Original Research ARTICLE
Ventanillas de Salud: A Collaborative and Binational Health Access and Preventive Care Program
- 1Secretaría de Salud de México, Mexico City, Mexico
- 2Instituto de Mexicanos en el Exterior, Mexico City, Mexico
- 3Mexico Section, US Mexico Border Health Commission, Tijuana, Mexico
- 4National Institute for Occupational Safety and Health, Washington, DC, United States
- 5Memorial Sloan Kettering Cancer Center, New York, NY, United States
- 6VDS Program, Mexico City, Mexico
- 7Ventanillas de Salud, Mexico City, Mexico
- 8Mel and Enid Zuckerman College of Public Health, University of Arizona, Phoenix, AZ, United States
While individuals of Mexican origin are the largest immigrant group living in the U.S., this population is also the highest uninsured. Health disparities related to access to health care, among other social determinants, continue to be a challenge for this population. The government of Mexico, in an effort to address these disparities and improve the quality of life of citizens living abroad, has partnered with governmental and non-governmental health-care organizations in the U.S. by developing and implementing an initiative known as Ventanillas de Salud—Health Windows—(VDS). The VDS is located throughout the Mexican Consular network and aim to increase access to health care and health literacy, provide health screenings, and promote healthy lifestyle choices among low-income and immigrant Mexican populations in the U.S.
Introduction and Background
The social determinants of health are the conditions in which people are born into, grow from, live in, and work including a wide range of other forces and governmental and social systems that shape daily life (1). In immigrant groups, the social determinants of health are a combination of these conditions between the country of origin and the destination where migrant populations will form new lives subjected to new governmental, social, and culturally established infrastructures.
The U.S. census estimated 33 million individuals of Mexican origin resided in the U.S. in 2010. Of the 11.2 million undocumented immigrants in U.S. (2), an estimated 5.9 million were from Mexico (3). Health disparities and limited access to care continue in this population (4–6). By 2012, 53% of immigrants from Mexico lacked health insurance (7). By contrast, DeNavas-Walt et al. (8) found that only 13% of U.S. born individuals were uninsured in 2012. Furthermore, 61% of those born in Mexico, who work and contribute to the U.S. economy (18–64 years of age) reported lacking health insurance. This situation is not limited to this age group, according to the Health Needs Survey conducted by the Mexican Consulate General in Los Angeles in 2004. This survey reported that 49% of children born to Mexican parents in the U.S. lacked health insurance, notwithstanding, the state of California, which offered free insurance for low-income children of age 18 and under (9).
In the U.S., many factors impede Mexican immigrants accessing health services. These barriers include the following: low socioeconomic status (4, 10), which is associated with educational attainment, occupation, and income (11); limited English speaking skills (3, 12–16); and immigration status (17–19). Moreover, place of residence and structural factors such as stigma, racism, and anti-immigrant policies further influence individual behaviors in accessing health services (20–22). Services offered in their preferred language are yet another factor (23), as well as family composition, such as mixed immigration status (22).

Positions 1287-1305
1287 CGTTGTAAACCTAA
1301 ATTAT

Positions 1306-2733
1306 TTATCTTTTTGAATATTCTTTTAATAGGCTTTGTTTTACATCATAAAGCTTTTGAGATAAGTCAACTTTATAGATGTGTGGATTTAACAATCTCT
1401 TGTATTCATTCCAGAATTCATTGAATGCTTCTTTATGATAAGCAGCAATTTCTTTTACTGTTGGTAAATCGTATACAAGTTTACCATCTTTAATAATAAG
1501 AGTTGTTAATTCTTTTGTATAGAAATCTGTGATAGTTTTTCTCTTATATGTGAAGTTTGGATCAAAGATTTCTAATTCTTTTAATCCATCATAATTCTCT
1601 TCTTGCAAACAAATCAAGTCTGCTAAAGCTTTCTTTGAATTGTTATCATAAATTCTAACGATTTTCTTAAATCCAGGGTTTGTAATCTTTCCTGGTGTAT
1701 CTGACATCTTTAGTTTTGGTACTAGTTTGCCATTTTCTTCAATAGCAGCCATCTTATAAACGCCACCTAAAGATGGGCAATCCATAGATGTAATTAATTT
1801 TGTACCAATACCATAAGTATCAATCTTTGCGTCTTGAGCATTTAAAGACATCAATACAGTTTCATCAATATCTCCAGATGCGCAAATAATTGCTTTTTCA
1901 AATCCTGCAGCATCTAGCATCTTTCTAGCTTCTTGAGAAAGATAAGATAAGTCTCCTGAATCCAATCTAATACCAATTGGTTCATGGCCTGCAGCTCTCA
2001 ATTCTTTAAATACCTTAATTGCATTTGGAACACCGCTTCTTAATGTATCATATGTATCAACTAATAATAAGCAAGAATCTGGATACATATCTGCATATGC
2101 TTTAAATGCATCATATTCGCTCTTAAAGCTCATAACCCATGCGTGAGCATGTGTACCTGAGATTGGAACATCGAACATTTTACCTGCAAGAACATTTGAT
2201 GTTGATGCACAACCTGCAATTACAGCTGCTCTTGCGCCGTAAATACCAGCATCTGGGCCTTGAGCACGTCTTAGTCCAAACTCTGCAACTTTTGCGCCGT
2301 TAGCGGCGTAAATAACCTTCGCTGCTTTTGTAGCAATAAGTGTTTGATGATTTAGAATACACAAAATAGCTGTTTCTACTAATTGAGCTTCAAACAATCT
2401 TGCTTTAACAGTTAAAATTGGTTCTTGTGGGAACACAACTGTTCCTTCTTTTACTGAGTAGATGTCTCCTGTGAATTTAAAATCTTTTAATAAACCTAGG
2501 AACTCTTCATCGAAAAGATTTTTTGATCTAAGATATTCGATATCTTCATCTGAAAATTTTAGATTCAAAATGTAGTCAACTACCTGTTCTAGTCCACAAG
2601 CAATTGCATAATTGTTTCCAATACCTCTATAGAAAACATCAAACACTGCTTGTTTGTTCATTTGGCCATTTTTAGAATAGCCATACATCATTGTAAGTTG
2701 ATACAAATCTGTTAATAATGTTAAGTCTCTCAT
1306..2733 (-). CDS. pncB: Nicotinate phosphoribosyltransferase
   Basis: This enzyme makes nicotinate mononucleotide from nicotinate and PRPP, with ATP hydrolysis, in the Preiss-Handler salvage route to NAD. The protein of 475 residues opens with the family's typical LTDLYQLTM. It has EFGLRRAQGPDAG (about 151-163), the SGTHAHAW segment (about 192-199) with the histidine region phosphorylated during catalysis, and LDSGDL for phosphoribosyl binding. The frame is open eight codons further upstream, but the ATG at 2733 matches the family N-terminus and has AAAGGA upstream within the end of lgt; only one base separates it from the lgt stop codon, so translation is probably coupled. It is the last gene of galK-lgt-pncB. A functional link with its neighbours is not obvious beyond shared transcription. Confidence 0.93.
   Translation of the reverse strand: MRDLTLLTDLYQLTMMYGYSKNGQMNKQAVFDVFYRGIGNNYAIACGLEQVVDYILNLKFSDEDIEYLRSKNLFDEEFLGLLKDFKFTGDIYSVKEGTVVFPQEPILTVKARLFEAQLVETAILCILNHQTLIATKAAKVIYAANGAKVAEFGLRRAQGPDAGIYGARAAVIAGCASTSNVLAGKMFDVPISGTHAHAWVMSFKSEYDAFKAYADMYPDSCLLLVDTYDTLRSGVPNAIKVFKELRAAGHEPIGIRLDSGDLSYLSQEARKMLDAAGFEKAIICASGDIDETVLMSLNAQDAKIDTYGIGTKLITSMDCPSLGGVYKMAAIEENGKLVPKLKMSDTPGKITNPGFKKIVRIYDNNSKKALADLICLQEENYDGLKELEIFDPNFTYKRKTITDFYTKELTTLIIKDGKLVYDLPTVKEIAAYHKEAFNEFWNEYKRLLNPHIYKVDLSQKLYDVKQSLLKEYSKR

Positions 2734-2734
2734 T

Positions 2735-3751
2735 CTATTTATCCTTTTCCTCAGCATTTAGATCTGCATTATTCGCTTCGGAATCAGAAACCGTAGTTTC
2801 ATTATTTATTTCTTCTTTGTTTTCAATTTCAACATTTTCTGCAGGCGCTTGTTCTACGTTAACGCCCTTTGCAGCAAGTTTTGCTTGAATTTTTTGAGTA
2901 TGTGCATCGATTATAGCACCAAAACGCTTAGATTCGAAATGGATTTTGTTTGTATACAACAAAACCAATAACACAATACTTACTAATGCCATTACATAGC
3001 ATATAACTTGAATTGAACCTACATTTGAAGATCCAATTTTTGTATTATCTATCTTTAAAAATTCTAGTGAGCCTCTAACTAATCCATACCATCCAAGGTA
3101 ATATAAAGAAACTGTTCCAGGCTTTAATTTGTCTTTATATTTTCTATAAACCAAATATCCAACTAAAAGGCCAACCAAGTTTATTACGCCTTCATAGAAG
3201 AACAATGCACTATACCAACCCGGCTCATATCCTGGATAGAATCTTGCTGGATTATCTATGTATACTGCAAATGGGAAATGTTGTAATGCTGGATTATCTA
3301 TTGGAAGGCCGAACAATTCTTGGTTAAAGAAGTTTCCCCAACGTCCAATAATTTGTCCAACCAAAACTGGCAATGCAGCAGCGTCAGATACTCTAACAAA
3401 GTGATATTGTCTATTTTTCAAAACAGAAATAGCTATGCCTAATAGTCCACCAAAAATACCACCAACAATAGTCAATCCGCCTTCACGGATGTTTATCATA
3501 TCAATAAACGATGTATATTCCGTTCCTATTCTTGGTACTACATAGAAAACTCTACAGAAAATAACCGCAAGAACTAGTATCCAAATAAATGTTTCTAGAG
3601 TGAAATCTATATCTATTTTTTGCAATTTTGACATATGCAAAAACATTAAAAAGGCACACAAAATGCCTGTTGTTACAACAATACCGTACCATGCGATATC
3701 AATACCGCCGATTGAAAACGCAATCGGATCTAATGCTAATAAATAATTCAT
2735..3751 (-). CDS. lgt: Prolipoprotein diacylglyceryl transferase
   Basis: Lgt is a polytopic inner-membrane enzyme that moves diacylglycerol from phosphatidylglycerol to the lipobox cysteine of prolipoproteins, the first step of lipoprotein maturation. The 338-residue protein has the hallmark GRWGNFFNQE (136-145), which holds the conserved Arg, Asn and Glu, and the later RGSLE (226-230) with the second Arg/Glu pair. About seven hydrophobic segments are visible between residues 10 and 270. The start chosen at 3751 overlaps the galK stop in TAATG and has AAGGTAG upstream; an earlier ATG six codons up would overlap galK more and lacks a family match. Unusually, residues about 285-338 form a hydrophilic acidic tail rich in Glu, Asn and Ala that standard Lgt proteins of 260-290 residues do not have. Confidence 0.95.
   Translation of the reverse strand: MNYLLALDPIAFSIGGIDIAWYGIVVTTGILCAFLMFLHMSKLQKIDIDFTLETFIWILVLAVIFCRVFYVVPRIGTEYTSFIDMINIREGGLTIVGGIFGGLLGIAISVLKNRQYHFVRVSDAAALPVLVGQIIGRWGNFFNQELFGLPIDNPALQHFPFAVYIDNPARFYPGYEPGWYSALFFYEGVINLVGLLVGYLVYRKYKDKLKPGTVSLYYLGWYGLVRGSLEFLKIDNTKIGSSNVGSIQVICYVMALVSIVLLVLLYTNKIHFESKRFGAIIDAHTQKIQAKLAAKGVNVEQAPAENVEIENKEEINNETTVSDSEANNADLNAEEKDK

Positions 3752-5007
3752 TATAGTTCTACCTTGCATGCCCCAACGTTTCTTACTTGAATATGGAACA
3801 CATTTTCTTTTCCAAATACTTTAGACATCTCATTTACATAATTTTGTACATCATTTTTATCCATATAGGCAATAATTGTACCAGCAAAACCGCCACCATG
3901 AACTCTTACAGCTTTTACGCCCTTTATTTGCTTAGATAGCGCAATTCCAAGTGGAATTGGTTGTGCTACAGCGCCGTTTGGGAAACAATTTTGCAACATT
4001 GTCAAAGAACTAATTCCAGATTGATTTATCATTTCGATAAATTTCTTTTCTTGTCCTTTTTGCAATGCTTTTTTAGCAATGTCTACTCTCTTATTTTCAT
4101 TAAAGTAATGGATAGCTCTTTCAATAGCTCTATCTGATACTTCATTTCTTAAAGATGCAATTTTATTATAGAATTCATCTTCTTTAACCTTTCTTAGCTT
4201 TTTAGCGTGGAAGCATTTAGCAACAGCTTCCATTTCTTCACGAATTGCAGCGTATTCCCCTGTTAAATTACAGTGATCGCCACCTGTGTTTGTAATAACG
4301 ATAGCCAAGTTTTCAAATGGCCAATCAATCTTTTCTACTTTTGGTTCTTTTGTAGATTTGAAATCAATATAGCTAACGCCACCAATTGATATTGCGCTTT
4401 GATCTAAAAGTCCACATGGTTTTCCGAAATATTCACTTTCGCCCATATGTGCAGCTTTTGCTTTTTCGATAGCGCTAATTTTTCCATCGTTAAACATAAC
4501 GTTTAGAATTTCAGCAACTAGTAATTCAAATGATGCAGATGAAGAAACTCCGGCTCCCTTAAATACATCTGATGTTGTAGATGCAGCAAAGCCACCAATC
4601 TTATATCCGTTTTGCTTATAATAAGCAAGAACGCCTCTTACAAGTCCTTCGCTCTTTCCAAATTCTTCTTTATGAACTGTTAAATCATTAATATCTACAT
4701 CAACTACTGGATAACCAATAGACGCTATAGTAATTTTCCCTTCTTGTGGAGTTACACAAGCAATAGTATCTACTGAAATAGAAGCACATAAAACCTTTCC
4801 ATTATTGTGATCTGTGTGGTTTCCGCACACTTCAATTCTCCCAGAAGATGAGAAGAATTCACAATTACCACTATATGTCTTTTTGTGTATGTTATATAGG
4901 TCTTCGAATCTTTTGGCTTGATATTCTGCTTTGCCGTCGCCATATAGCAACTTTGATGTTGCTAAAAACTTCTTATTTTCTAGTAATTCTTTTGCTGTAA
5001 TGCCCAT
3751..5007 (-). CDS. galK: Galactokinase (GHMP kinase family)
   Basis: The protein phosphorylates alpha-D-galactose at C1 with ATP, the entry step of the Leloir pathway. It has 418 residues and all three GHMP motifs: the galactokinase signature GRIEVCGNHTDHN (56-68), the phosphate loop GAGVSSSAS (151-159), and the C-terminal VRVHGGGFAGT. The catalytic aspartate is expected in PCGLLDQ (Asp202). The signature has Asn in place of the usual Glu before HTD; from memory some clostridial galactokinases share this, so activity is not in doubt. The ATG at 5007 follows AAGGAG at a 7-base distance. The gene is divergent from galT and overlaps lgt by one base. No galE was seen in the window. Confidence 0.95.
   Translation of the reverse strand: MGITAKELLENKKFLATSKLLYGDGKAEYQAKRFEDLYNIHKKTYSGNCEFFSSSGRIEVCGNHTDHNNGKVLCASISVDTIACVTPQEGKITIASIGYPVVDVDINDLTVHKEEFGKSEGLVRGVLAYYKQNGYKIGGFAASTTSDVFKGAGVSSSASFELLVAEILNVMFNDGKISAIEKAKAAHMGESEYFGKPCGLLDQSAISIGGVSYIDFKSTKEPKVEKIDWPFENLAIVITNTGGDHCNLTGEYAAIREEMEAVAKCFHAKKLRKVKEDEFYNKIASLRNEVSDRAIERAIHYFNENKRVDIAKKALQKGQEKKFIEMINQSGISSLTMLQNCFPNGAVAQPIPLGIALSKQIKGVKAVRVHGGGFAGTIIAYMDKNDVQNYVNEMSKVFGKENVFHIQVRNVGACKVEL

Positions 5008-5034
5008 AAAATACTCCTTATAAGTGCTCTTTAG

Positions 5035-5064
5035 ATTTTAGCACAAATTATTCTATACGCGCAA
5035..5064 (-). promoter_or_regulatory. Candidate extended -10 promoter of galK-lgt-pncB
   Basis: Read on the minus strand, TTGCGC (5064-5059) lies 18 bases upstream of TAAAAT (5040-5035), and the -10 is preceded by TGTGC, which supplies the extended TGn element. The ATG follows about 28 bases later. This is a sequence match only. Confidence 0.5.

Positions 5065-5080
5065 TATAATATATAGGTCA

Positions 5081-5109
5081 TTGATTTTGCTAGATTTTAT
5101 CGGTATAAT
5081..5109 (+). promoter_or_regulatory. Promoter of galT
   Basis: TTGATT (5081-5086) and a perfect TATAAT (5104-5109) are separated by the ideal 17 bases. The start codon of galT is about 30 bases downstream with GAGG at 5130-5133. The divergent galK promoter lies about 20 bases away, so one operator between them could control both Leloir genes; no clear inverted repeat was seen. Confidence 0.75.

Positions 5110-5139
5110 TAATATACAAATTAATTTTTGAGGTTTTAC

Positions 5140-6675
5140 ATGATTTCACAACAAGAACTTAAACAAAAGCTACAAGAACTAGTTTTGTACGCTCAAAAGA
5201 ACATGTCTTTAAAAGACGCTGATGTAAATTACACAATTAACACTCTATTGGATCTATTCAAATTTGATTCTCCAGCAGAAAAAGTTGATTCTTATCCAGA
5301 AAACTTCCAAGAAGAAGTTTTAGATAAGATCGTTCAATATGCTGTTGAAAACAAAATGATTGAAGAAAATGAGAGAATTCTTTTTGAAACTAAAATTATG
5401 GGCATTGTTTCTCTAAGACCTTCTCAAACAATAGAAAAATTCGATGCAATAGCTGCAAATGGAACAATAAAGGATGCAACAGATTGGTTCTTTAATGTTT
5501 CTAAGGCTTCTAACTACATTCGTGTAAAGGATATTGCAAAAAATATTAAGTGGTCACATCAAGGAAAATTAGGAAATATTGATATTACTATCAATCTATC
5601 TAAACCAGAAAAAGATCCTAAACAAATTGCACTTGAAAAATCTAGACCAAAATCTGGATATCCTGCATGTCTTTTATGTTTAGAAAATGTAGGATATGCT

Given this background, in 2003, Mexico’s Ministry of Health created the Ventanillas de Salud (VDS) program as part of an unprecedented effort to use its Consular network to promote well-being in efforts to reduce health disparities among the Mexican diaspora in the U.S. (24–26). The VDS program aims to promote and enhance the health of Mexicans living abroad, particularly in the U.S. and offers an exceptional opportunity for partnerships with U.S. public health agencies (9). This article describes how the VDS program was created to address the most pressing health disparities within the immigrant Mexican population, the strategic alliances forged and the impact of this program. It further provides a description of the size and scope of the services offered through the VDS in 2013.
VDS Program (27)
In 2003, a pilot project providing information on basic health issues and access to preventive care was introduced in San Diego, CA, USA. The purpose of this pilot was to gather information concerning the main health problems and access to health services for immigrants of Mexican origin. This pilot program continued in 2004 with the aim of establishing the groundwork for replicating the model within the Mexican Consular Network in the U.S. Following the pilot and two evaluation studies conducted in 2004, the VDS program established 11 additional VDS between 2004 and 2007 within the Mexican Consular Network. Between 2008 and 2011, an additional 38 VDS opened for a total of 50 affiliated with the Mexican consulates that work closely and in partnership with local health-care organizations. In 2012, Kansas City initiated a mobile unit and in 2013 New Jersey followed suit with a second mobile unit serving as the VDS outreach arm of their respective programs.
The VDS is the result of collaborative efforts between two federal agencies within the Mexican Government—Ministry of Health and Ministry of Foreign Affairs—working in partnership and cooperatively with U.S. governmental and non-governmental health-care organizations that provide the available and needed services. Currently, the government of Mexico provides monetary and in-kind resources to support the program in its entirety. These resources are in turn leveraged by the organizations, foundations, and local sponsors of each VDS. For example, federally qualified community health centers located throughout the U.S. provide primary and secondary prevention services on a sliding fee scale.
This network provides reliable information on health promotion and disease prevention, counseling, and referrals to available, affordable, and accessible services to the immigrant Mexican population in the U.S. The program is designed to increase access to health-care services and health insurance enrollment, for those qualified, and decrease use of emergency medical services, thereby improving the physical and mental health of immigrant Latinos (9).